The new Hanger Lane bypass eventually put both our shops out of business. I then borrowed money to open up a delicatessen shop which was not very successful.
Meanwhile Uncle Moishe came down on one of his periodic visits to London to buy inventory. He told me that he knew a man with an old-established buttons and belts shop, who wanted to retire. He advanced me the money to buy the business from him. In this way I and Maureen, my wife, took over “Taylor’s Buttons and Belts”, which had already been in business for sixty years when we bought it. We remained on the same premises for thirty more years, before the lease ran out and we were forced to move to new premises. Today the business is over a century old, catering to the Bridal Wear market and to Theatrical Costumiers. Our main item is hand-covered buttons which Maureen makes at the back of the shop.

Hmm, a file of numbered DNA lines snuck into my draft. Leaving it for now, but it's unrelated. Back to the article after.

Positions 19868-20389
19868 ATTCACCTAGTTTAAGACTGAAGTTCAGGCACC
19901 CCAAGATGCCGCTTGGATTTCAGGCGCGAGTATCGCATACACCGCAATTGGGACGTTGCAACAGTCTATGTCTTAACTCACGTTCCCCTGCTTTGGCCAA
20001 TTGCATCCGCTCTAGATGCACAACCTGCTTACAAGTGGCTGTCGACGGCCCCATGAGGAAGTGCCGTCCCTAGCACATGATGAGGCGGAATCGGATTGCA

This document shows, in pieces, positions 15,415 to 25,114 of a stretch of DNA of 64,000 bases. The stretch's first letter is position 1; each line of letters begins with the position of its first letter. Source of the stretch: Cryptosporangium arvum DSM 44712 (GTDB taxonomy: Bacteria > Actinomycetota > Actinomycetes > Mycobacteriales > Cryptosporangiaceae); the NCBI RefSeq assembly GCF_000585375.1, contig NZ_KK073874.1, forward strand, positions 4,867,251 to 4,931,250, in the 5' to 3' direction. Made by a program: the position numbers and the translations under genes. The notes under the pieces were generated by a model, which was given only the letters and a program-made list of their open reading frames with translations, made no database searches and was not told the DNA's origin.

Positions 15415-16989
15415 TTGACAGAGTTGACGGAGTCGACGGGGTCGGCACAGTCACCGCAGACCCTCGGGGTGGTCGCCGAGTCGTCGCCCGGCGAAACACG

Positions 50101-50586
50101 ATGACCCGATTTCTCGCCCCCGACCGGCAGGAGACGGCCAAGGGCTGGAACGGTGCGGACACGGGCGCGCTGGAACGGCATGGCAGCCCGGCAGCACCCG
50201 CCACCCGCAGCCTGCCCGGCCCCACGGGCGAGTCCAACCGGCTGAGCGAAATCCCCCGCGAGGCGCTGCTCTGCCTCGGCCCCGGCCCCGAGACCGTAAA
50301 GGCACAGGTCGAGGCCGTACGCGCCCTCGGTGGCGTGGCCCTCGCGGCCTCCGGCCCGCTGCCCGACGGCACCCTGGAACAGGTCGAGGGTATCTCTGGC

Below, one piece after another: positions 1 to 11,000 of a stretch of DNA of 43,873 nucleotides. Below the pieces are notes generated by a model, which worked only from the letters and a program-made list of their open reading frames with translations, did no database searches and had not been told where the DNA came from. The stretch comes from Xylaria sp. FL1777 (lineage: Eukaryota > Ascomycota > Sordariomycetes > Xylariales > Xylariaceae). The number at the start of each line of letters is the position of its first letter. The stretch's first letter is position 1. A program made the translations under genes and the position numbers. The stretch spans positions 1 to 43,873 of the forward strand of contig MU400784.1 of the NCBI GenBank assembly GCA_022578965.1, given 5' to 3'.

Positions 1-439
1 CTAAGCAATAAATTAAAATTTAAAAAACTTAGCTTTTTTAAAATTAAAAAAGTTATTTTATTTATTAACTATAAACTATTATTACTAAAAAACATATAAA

Uncle Moishe played a decisive role in the path my life was to take, for which I will always be grateful to him. Uncle Moishe knew only two things – religion and tailor’s trimmings – but what he did know, he knew well.
Ellen and Moishe’s Adopted Son
Ellen and Moishe were unable to have any children of their own, so when Moishe’s niece, Edna, daughter of Dora Jacobs, died of cancer in 1949, they adopted her two year-old son, Nisan (Nissim) Tillinger Rose.
This concludes a survey of the third generation of the Rose family, according to existing information. The lives of the fourth generation, the grandchildren of Leah and Isaac Rose, are described in Part III of the Rose family history.